PoliticsNY: Despite the controversy you took on where the money went for ThriveNY, your mayoral administration deserves some credit for highlighting the importance of mental health being part of overall health. I mention this because mental health is often cited as a motive behind mass shootings such as in the recent Texas elementary school shooting. Would that be one of things you would work on if elected to Congress?

BDB: Mental health is one of the things I would work on for sure in Congress. There’s got to be absolute parity in mental health and physical health in our healthcare system. And when I say parity, I don’t mean the exact same number of dollars. For generations, mental health has been the stepchild. It’s been the place we don’t talk about, we don’t invest in, we don’t focus on and yet one in five Americans has some kind of mental health challenge. If there was anything else that affected 20% of people, there’s going to be a huge strategy and investment to work on it, but there’s literally no National Mental Health Strategy. 

Mental health has been one of the areas where there is a possibility of bipartisanship response. Chirlane [de Blasio’s wife] has spent a lot of time on Capitol Hill talking to senators and congressmen on both sides of the aisle. The reason many Republicans are receptive to mental health, besides the pervasive reality in their districts, is many were open about having a family dynamic, right. Where they experienced it through family members. I think that common humanity – there’s no family not affected by some mental health issues.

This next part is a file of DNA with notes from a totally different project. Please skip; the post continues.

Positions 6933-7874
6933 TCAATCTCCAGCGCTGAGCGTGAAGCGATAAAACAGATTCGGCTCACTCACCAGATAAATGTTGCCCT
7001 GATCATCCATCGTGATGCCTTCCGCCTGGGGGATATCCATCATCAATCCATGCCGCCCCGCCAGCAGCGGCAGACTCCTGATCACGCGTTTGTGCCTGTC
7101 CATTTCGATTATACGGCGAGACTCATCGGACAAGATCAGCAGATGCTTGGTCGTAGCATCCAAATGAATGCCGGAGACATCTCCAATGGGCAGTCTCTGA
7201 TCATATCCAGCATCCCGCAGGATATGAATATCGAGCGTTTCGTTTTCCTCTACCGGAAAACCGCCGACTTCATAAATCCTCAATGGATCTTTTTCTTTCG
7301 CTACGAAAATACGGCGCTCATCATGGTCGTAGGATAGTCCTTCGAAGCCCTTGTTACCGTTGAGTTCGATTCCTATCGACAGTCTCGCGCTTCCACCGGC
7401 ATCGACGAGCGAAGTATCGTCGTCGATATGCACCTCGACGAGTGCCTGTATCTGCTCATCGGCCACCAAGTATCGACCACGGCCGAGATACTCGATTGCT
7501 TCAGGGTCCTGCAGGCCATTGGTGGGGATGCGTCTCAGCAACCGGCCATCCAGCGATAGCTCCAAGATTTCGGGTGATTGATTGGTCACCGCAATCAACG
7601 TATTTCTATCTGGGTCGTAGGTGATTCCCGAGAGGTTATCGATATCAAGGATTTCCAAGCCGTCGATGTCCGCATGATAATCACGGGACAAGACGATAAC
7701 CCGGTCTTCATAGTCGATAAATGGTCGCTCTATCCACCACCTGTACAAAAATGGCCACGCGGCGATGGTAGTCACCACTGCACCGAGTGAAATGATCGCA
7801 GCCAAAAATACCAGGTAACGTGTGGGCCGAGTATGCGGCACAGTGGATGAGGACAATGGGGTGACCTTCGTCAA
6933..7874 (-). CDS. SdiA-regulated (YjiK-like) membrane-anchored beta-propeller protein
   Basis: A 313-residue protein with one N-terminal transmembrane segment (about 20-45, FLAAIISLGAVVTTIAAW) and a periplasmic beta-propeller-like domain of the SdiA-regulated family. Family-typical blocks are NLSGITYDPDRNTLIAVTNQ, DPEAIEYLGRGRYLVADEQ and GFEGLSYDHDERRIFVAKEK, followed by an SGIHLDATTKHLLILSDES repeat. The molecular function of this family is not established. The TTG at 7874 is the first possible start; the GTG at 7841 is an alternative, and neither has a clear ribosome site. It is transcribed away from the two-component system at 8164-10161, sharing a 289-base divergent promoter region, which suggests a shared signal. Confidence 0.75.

Former Mayor Bill de Blasio discusses his run for Congress with PoliticsNY Editor-in-Chief Stephen Witt. Photo by Tsubasa Berg

PoliticsNY: There has been speculation in the media that Speaker Nancy Pelosi will back Rep. Mondaire Jones for this seat, in part because he gave up his seat for DNCC Rep. Patrick Maloney to run there, and in part because it’s not a good look for Democrats nationally to have two far left progressives in Alexandria Ocasio-Cortez and yourself. How important do you think it is for the Democrats to move to the center?

BDB: I don’t know anything about the rumors you’re referring to. I have a great relationship with Speaker Pelosi. I’ve worked very closely with her during COVID. I think the world of her. I don’t know what mainstream national Democrats are going to do. I think they have nothing to worry about in this district. They should be focused on winning for Democrats in competitive districts. But you know, my origins. I was never the mainstream Democratic candidate. I was never the choice of the Democratic Party machinery even as recently as 2014 in the mayoral election. I don’t assume that’s how you win elections anyway. So I’m liberated because that’s just in my mind thinking. 

I think very highly of Alexandria. I’ve worked closely with her and we have a very nice bond. I don’t agree with her on everything, but I’m very impressed by the work she’s done in Congress and the House with the Progressive Caucus. I think they are principled progressives who also focus on tangible results. That’s where I want to be and I do not worry about what happens in the short term in the sense that I still think Democrats will win in November because I think extremism in the Republican Party is growing by the day and I think it’s going to turn off moderates and independents.